John Ogonowski ’72, ’03 (H) understood the power of a seed.
History remembers Ogonowski as the senior captain of American Airlines Flight 11. Fifteen years ago, he became one of the first casualties of 9/11 after terrorists hijacked his Boston-to-Los Angeles flight and flew the plane into the World Trade Center’s North Tower.
Yet those who knew Ogonowski best remember him as a farmer—a young boy who grew up on a hundred-acre farm in Dracut, land his family has been farming since they emigrated from Poland in the early 1900s.
They remember the smart and capable kid who could drive a tractor by age 7. The youth so hardworking and good-natured that other farmers lined up to hire him. The gifted engineering student who came home on weekends to get the hay in. The skilled captain who flew Air Force transport planes in Vietnam and transcontinental flights for American Airlines, but who couldn’t wait to get home to Dracut so that he could change into his work clothes, climb on his tractor and get back to work.
“A lot of people didn’t even realize John was a pilot,” says his mother, Theresa. “They thought he was a full-time farmer.”
And no wonder. In addition to running the 150-acre farm where he lived with his wife, Peggy, and their three daughters, Ogonowski worked with New Entry Sustainable Farming Project, a nonprofit that places Cambodian refugees and other recent immigrants on local farms where they can raise their own commercial crops. He also helped found the Dracut Land Trust, to preserve farmland from commercial development.
“He did all this because he loved it,” says his younger sister, Carol. “For John, farming was one big science-fair experiment. Every year he would try something new. He was always evolving, always learning.”
Trong Ngo ’17 understands the power of learning. From an early age, Ngo knew education was his ladder to a better future. Both his parents emigrated from Vietnam, eventually settling in Worcester, where Ngo grew up with his four brothers and sisters. His mother, the daughter of a U.S. serviceman, wasn’t able to finish school. “She always stressed how important education is, so that you can have more opportunities,” Ngo says. “One of my biggest motivations is to make her proud.”
A gifted math student, Ngo enrolled at Worcester Technical High School, where he earned a certificate in computer-aided drafting and design along with his diploma. After a year at Quinsigamond Community College, he transferred to UMass Lowell to study mechanical engineering.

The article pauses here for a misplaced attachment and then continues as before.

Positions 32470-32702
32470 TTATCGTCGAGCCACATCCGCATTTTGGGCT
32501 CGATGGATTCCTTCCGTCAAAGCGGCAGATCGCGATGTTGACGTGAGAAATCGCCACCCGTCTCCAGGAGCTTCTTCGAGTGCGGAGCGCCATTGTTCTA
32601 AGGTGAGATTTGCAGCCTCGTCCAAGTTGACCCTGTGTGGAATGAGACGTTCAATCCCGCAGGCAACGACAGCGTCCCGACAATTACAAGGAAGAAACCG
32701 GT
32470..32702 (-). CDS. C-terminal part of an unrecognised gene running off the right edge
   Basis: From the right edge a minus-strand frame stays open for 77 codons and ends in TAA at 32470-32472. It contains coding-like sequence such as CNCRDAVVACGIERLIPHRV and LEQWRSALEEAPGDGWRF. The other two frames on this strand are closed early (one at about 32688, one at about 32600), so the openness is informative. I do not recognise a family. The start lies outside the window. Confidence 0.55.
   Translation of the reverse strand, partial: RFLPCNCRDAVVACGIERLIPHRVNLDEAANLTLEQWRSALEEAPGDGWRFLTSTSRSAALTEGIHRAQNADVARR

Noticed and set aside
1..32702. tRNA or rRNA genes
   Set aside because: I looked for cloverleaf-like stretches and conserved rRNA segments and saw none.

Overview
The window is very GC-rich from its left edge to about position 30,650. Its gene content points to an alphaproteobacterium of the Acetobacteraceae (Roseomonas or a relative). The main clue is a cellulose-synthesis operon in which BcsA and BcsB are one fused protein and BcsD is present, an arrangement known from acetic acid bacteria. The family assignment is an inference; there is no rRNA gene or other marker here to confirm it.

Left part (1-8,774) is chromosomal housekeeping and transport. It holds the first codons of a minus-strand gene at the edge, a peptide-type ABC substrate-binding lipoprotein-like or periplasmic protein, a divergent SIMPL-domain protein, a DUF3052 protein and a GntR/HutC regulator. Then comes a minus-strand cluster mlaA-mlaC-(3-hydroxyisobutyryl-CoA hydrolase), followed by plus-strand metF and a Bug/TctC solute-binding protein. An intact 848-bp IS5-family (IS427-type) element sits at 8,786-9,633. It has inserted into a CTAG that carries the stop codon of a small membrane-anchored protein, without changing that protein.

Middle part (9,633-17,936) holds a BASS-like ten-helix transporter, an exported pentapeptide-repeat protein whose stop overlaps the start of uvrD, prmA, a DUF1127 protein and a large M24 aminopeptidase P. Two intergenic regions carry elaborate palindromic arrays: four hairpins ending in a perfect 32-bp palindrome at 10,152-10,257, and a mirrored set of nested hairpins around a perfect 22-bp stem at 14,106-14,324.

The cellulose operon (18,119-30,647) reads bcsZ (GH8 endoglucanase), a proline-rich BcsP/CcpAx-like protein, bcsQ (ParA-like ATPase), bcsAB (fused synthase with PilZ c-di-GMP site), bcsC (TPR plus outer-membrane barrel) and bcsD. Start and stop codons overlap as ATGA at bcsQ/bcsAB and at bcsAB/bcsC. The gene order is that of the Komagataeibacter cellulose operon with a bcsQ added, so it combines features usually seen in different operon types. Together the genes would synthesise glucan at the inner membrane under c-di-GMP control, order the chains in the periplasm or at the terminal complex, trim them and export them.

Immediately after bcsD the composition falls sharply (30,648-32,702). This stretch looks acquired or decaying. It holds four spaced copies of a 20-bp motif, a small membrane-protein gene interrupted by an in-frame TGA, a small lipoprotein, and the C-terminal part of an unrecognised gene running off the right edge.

Like Ogonowski before him, he enrolled in the Air Force ROTC, Detachment 345. With courses in aerospace studies, leadership labs, a four-week field training unit and two years of professional officer coursework, “ROTC is almost like a second major,” Ngo says. “It’s demanding, but I’ve learned so much. And I’ve met people who I think will be friends for life.”
Next May, Ngo will become the first member of his family to graduate from college. After receiving his commission as a second lieutenant, he hopes to fly remotely piloted aircraft or work as an Air Force engineer. He has another goal, as well.
“I’ve never met my American grandfather,” Ngo says. “I’m so curious about him and his stories of Vietnam. I hope we’ll meet some day, and that I can show him I’ve become an officer.”
The Ogonowski family understands that learning can be the most special seed of all.
Even as they struggled with his loss, they were determined the qualities that made John special would somehow survive him.
With help from then-Congressman Marty Meehan ’78, who secured more than $600,000 in federal funding, the Ogonowskis and other local conservationists were able to purchase 33 acres of farmland slated for development as a “living memorial” to Dracut’s best-known farmer.
John’s father, Alexander, chose a second “living memorial”: an endowed scholarship at UMass Lowell, where John and his younger brothers, Jim ’79 and Joe ’85, received their degrees.
A World War II veteran who served with the Army Air Corps, Alexander was a strong believer in service to country, says Theresa, and three of his five children followed him into the Air Force.
At his direction, the John Ogonowski Memorial Scholarship is awarded annually to top junior ROTC cadets who exemplify the Air Force’s core values: “integrity first, service before self and excellence in all we do"—qualities that were the pillars of John’s life and accomplishments.
If 9/11 has changed the world in ways that John Ogonowski could not imagine, his scholarship is changing lives in ways he would surely recognize. Since 2002, more than 20 UMass Lowell students have been awarded the scholarship—including Trong Ngo.
“It’s such an honor,” says Ngo. “It pushes me to do my best work, and reminds me not to give up.”
Growing up in a post-9/11 world has fueled his patriotism, he says, “and my desire to be part of something larger than myself. I want to help keep the world as peaceful as possible.”